Obviously, I chose denial.

The baby came on a Sunday. I woke up at 5.30am with contractions already fairly advanced, we scrambled to get to the hospital, Alexander arrived at 6.36am, and we went home later that day. The next morning at 9am, I had a phone call booked in with an investor I hadn’t spoken to before. The call wasn’t that hard to do, as my husband Dave could hold Alexander, who was very sleepy as babies normally are straight after birth. I did my usual pitch, with one small variation.“So,while I was running my previous company, I had a baby and noticed how difficult it was to find great childcare. Actually – well, I don’t want to freak you out, but I had another baby yesterday.’

I did two more one hour calls with investors that day. One of the calls was great. We chatted about the birth, then got to business. The other one was annoying. It was initially scheduled to be an in-person meeting, and since Alexander had arrived the previous day I’d asked if we could do a call instead. When I got on the call – the investor suggested that we postpone until an unspecified ‘later date’, as I had just had a baby.What? But we’re talking now, and it’s fine!I tried to push it, but he really didn’t want to talk and we ended up finishing after 10 minutes without achieving anything.

This happened a few times, people suggesting we delay meetings or calls ‘because there’s no hurry on our side’ and even deciding to do so without discussing with me. While they always seemed to have my best interests at heart, the effect was exactly the same as if they’d said,“I don’t agree with new mums doing fundraising, so I refuse to meet with you.” In a fundraise, scheduling is really important. It was frustrating that other people were not letting me make my own decisions.

I did my first in-person meeting 2 days after the birth. I pumped breastmilk for Alexander in case he got hungry, left him with Dave, zipped into town, spent an hour talking to an investor, and zipped back home. Aside from that we mostly did calls that week. It worked pretty well.

Some days were harder than others. Often, Alexander would be asleep when we wanted him to be awake, and vice versa.‘Come on,’ I would find myself begging him.‘Please feed, please feed!’ Feeding in public was itself tricky. I couldn’t cover up with a scarf, as Alexander hadn’t learned yet how to feed reliably and I needed to be able to see what we were doing. At one point I was in a 1:1 meeting with a male investor, feeding Alexander, trying to talk about customer lifetime value, the investor and I both trying to ignore my nipple, which was making regular appearances.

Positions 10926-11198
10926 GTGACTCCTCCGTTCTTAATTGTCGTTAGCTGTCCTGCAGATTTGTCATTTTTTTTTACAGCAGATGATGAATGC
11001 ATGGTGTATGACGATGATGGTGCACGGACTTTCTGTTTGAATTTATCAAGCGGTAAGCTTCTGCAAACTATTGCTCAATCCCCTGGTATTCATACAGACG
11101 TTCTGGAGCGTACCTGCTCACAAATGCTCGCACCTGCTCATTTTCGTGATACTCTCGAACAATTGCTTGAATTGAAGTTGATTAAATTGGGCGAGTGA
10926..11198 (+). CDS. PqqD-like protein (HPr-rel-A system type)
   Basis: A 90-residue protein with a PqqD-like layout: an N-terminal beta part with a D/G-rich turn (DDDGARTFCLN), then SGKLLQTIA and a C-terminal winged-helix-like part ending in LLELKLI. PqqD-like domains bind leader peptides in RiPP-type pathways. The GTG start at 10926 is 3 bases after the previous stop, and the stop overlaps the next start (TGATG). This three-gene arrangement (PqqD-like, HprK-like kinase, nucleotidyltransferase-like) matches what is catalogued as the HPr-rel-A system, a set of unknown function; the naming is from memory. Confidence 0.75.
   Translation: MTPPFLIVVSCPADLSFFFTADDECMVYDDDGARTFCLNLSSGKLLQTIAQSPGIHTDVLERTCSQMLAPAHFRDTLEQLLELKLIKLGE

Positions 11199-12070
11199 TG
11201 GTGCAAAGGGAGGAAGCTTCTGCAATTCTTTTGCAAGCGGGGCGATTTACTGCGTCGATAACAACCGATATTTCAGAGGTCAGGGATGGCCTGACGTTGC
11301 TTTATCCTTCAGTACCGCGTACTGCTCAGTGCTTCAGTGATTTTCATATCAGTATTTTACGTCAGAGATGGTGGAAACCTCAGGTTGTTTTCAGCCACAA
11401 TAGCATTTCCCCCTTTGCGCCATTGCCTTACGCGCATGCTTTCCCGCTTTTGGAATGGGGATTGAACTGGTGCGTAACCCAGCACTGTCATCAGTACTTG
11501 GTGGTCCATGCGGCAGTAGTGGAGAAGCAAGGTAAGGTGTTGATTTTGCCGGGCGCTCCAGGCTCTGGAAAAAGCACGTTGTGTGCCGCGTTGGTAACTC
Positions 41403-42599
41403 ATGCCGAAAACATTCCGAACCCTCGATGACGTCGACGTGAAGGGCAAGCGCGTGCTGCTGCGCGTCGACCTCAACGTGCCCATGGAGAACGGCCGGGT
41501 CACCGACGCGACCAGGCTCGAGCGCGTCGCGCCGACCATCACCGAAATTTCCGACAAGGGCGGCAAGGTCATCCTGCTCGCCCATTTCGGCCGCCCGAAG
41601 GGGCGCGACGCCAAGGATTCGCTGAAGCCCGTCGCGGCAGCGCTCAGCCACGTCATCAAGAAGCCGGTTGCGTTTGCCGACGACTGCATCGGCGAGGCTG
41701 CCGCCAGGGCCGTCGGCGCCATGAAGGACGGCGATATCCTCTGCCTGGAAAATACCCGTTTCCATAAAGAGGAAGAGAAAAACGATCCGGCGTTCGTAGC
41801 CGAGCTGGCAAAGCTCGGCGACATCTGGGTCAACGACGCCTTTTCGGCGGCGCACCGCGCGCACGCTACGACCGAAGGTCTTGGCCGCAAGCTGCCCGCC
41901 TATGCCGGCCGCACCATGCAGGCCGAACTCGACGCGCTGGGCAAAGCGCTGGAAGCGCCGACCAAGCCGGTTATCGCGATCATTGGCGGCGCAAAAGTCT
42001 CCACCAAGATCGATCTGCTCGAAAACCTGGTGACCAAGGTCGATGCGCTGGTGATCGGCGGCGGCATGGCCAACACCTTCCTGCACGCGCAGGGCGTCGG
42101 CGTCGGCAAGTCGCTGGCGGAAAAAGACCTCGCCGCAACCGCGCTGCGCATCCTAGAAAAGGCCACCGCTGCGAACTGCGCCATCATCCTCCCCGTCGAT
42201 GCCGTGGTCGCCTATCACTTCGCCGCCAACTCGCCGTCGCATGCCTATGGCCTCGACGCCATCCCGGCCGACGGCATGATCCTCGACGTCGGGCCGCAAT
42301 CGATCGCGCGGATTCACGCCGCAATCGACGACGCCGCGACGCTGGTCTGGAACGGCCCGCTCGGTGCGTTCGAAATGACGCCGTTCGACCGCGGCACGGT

At that stage I was probably sleeping 3-4 hours during the night, broken into 2-3 chunks. I worked until about 1am every evening for several months. I suspect that there is something about natural birth and/or breastfeeding that releases hormones to help with sleeplessness. Also, the fundraise process gave me a lot of adrenalin and that probably helped get us through. I certainly wasn’t as sharp as usual, but by this stage most of the questions I was getting were ones I’d answered many times before anyway.

In the end, the investment round went really well, far exceeding our expectations. We originally intended to raise £1.5m, but ended up raising £3.5m. We had a large number of great investors who wanted to support the business—in fact, so many that we were able to choose who got to invest at the same time as substantially increasing the amount of the raise. My team in the office performed like total superstars, and Alexander and his big sister are doing really well too.

I am a person who takes on big challenges. I did a full cross country ski marathon four days after I learned how to cross country ski. I’m not scared of trying hard things. But what I’ve just described was the hardest thing I’ve ever attempted in my life. Koru Kids needs to exist, that’s what kept me going.

I don’t want to put any women off trying to fundraise while pregnant, or put anyone off starting a business while maybe wanting kids. And I DEFINITELY don’t want to send a message to investors that female entrepreneurs are going to struggle if they get pregnant. It’s fully possible to do both jobs—just difficult, that’s all.

The reality is, we all have multiple things going on in our life. Some entrepreneurs might be facing mental health challenges. Others might have family problems. You’ll never know just by looking at them. It’s never easy to create something out of nothing, no matter who you are.

And now you know what it’s like when your particular challenge is a baby.